Last updated on: 12/30/2011 | Author:

Richard Nixon, LLB Biography

37th President of the United States
Con to the question "Should Marijuana Be a Medical Option?"

“As you know, there is a Commission that is supposed to make recommendations to me about this subject; in this instance, however, I have such strong views that I will express them. I am against legalizing marijuana. Even if the Commission does recommend that it be legalized, I will not follow that recommendation… I can see no social or moral justification whatever for legalizing marijuana. I think it would be exactly the wrong step. It would simply encourage more and more of our young people to start down the long, dismal road that leads to hard drugs and eventually self-destruction.”

“The President’s News Conference,” The American Presidency Project website, May 1, 1971

[Editor’s Note:The 1972 Schafer Commission report, which recommended removing marijuana from the scheduling system and decriminalizing it, was rejected by President Nixon thus leaving marijuana in Schedule I.]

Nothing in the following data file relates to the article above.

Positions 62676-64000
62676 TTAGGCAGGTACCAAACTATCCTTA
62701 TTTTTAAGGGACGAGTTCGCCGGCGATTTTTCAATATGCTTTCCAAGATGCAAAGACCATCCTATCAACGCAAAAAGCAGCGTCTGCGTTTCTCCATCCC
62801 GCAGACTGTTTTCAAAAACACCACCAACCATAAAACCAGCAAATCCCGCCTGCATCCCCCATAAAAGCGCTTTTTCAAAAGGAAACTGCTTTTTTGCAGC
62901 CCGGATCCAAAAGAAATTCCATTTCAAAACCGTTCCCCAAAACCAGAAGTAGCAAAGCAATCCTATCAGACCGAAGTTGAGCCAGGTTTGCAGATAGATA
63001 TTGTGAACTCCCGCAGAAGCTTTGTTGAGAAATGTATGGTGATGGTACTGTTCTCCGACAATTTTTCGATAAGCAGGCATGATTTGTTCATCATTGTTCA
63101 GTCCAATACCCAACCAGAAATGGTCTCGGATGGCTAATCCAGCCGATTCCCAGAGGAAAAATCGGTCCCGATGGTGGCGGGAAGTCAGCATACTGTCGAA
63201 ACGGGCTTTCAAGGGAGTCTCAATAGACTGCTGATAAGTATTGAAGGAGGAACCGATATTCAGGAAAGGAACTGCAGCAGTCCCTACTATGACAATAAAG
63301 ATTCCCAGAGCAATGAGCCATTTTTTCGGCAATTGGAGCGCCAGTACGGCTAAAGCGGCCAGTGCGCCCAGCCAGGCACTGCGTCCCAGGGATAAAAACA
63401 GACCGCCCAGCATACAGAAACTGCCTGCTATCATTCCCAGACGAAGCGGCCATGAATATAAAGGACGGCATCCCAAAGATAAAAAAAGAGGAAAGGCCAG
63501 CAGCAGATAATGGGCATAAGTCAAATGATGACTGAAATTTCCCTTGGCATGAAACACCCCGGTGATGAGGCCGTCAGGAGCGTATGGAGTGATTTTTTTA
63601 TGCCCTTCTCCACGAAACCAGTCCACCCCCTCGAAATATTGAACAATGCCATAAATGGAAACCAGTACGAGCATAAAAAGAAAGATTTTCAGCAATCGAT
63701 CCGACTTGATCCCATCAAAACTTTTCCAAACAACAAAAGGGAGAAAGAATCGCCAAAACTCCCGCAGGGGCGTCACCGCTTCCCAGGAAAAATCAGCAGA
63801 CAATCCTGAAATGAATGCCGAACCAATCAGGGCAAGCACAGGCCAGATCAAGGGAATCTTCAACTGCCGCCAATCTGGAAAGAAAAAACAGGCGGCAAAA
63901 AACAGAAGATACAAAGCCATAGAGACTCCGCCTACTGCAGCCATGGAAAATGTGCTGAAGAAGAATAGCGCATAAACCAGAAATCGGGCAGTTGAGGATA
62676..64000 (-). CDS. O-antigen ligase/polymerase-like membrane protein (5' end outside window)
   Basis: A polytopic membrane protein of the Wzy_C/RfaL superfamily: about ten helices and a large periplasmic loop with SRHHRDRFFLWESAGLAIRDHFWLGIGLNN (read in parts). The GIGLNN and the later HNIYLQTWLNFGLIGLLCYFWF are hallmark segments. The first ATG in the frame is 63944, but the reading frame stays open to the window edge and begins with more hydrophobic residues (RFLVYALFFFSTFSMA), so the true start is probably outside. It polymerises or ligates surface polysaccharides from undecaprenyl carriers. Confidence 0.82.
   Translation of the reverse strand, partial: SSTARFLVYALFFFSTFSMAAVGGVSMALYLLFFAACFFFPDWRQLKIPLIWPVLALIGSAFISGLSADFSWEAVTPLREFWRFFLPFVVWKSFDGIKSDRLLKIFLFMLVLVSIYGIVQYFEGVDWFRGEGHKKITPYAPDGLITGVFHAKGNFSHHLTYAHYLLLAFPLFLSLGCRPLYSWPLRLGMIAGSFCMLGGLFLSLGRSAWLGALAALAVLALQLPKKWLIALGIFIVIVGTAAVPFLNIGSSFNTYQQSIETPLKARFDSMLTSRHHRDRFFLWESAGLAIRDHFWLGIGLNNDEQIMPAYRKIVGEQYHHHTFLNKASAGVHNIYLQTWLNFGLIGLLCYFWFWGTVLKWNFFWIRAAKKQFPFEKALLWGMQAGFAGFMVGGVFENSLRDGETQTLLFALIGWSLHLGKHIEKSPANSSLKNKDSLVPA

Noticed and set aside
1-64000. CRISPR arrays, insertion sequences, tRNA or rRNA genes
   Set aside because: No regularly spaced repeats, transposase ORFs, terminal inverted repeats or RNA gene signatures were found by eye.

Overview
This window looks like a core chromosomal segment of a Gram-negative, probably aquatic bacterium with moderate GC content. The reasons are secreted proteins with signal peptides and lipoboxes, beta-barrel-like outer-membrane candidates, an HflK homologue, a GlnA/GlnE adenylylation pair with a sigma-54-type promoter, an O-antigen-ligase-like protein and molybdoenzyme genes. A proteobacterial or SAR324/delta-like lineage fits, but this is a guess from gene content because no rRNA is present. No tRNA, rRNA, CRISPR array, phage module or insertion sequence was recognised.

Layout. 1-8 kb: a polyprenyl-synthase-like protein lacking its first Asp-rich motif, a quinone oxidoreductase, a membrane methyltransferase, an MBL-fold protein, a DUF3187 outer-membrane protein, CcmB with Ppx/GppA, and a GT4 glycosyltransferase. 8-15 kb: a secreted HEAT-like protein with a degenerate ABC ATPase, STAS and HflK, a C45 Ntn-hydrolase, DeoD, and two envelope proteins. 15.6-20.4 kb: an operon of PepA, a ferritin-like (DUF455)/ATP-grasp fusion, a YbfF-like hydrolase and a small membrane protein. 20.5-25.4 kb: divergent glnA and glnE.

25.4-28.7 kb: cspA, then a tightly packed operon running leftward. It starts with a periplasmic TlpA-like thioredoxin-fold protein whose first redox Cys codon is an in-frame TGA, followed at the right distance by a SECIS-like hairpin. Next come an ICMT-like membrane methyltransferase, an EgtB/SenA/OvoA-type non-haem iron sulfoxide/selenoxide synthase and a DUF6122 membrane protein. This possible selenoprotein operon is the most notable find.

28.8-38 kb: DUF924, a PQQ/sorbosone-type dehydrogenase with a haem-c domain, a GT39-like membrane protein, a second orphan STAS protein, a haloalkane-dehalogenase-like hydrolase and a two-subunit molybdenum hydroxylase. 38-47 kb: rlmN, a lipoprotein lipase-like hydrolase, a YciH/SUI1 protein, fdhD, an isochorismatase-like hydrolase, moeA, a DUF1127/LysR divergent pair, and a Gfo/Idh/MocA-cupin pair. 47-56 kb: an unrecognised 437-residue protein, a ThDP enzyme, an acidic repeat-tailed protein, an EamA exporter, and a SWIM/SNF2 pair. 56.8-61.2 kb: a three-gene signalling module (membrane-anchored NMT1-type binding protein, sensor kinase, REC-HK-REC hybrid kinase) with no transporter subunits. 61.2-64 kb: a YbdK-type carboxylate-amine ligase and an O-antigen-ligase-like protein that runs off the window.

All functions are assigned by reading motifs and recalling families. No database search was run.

Involvement and Affiliations:
  • 37th US President, 1969-1974
  • Recipient, TIME magazine Man of the Year, 1971, 1972
  • Recipient, Silver Buffalo Award, Boy Scouts of America, 1971
  • Partner, Nixon, Mudge, Rose Guthrie & Alexander law firm, 1964-1969
  • Attorney, Mudge, Stern, Baldwin & Todd, 1963-1964
  • Attorney, Adams, Duque & Hazeltine, 1961-1963
  • Chairman, President’s Council on Physical Fitness and Sports, 1956-1961
  • US Vice President (Dwight Eisenhower administration), 1953-1961
  • US Senator (R-CA), 1951-1953
  • Member, US House of Representatives (R-CA), 1947-1951
  • Lieutenant commander, US Navy, 1942-1946
  • Recipient, American Campaign Medal, the Asiatic-Pacific Campaign Medal, and the World War II Victory Medal, US Navy
  • LLB, Duke University, 1937
  • BA, Whittier College, 1934
  • Legal name is Richard Milhous Nixon
  • Born January 9, 1913 in Yorba Linda, CA
  • Died April 22, 1994
  • Married to Pat Nixon; two daughters, Tricia and Julie
  • Resigned from office on Aug. 9, 1974 in the face of impeachment over the Watergate Scandal
  • Pardoned by Gerald Ford on Sep. 8, 1974